When using Azure DevOps to manage your infrastructure-as-code (IaC) or regular application CI/CD (continuous improvements/continuous development) pipelines, the cloud administrator should spend some time configuring the pipelines to authenticate against Microsoft Azure to perform the desired deployments. Sometimes, the process is overlooked because it seems trivial when you have all the privileges in place. Let’s create a simple release pipeline with one ARM template deployment task, as depicted in the image below, to understand how the Azure DevOps service connections are configured.
When editing or creating a new release pipeline, click on Tasks (Item 1), and a list of tasks will be listed underneath. In our case, we added a couple of ARM template deployments (Item 2). By default, when added, an ARM template deployment task will require some attention. It is related to the connection between Azure DevOps and the Azure platform (subscription or management group).
Select one of the available subscriptions under Available Azure Subscriptions and click on Authorize.
A service principal will be created behind the scenes in the Azure Active Directory tenant. The name will have, by default, the prefix starting with the Azure DevOps organization name, followed by a dash “—” and the Azure DevOps project name.
The same service principal will be added as a contributor role at the subscription level, as depicted in the image below.
Notes from the field: If you open a subscription and see a lot of entries that match your Azure DevOps organization and project names, you know where those entries are coming from.
The design has to meet your organization requirements. When using management groups, we can assign a service connection to a specific level, and all subscriptions underneath will automatically have the permission assigned.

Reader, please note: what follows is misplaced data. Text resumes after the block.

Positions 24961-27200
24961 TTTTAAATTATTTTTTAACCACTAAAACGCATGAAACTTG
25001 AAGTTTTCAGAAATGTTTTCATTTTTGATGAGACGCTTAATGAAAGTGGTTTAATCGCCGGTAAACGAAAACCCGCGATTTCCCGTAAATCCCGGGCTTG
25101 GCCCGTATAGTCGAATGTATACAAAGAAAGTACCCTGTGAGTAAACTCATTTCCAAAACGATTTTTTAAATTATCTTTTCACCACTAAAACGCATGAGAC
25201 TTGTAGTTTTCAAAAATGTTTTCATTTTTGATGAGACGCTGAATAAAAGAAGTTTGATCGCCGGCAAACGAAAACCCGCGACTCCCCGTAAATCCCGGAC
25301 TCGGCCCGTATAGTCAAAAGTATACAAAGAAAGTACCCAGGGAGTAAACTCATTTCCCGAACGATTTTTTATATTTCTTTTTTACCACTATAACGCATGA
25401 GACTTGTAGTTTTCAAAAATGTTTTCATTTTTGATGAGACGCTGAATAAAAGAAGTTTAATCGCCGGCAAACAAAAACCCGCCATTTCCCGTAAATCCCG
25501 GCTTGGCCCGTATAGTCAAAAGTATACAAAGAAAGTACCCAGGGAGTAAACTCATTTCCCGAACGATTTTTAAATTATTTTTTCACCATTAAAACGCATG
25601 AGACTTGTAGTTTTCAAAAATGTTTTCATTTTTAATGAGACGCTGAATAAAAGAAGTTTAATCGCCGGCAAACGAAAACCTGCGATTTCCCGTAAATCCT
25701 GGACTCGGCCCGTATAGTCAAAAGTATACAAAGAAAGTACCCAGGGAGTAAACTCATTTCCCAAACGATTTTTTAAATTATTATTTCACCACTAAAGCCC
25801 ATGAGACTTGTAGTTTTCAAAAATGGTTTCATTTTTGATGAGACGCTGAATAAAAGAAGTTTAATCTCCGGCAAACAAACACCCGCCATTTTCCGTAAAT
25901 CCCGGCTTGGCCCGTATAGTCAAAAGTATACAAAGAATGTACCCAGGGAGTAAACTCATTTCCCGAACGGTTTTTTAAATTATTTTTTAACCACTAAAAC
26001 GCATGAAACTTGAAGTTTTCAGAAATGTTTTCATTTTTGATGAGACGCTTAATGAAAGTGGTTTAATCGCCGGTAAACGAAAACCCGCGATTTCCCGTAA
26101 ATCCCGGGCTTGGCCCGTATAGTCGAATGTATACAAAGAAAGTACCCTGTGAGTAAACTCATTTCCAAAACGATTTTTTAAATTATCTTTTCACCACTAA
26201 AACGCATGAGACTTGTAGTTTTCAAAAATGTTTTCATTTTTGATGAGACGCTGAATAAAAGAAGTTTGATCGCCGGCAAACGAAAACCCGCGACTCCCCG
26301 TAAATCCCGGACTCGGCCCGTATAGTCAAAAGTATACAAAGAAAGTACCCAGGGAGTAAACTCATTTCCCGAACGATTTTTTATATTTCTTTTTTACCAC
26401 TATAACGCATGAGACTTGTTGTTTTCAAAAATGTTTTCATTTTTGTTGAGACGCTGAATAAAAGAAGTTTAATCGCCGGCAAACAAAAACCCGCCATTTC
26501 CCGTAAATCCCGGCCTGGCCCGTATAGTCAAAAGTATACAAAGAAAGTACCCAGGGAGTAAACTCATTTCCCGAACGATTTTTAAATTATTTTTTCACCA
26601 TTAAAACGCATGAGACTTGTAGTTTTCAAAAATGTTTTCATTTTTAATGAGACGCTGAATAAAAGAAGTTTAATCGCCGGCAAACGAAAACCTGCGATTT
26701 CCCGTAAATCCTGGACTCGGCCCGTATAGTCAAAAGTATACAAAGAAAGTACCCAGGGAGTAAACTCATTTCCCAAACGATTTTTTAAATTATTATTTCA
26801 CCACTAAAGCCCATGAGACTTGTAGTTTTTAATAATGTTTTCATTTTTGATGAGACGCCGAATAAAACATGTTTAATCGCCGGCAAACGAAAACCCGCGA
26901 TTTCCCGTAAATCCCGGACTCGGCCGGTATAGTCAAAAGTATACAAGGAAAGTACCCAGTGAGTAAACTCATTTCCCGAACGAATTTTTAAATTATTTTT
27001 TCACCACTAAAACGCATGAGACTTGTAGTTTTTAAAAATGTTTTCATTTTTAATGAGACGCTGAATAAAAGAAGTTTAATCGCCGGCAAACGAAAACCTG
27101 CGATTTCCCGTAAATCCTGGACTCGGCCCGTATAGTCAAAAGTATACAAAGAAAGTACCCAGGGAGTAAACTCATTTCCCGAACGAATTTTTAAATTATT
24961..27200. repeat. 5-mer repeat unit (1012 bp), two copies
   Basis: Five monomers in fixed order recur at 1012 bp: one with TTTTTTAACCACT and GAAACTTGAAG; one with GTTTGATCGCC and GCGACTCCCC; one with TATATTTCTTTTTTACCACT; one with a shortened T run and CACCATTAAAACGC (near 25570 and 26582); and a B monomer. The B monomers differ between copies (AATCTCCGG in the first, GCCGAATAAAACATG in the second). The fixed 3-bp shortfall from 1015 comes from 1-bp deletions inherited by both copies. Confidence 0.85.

Some companies prefer to create service connections per subscription. It helps control the exposition of any given service principal to a specific subscription. When configuring the pipeline, we need to pick and choose the ones that match the environment/subscription.
Having a proper design saves time and solves the problem of too many service connections. I always try to keep the number as low as possible. This way, it is easy looking for logs and finding out which Azure DevOps process deploys any given resource in Microsoft Azure.
The goal from any Azure DevOps pipeline is to reduce the number of service principals and permissions on your subscription or Management Group level that are not required. We can take advantage of service connections in Azure DevOps to keep the number of permissions entries in any given subscription low.
Every time we Authorize a new pipeline in the Azure DevOps, a new service connection will be created as part of the process.
To understand service connections, we can start by creating our first one. Here’s how: Logged in to the Azure DevOps portal, go to any given project, and click on Project Settings. In the new Project Settings area, click on the service connections item, and a list of all available service connections will be listed. To create a new one, click on the New service connection button, located in the right-upper corner.
On the new page, select Azure Resource Manager, and click Next. In the new page, select Service Principal (automatic), and click Next.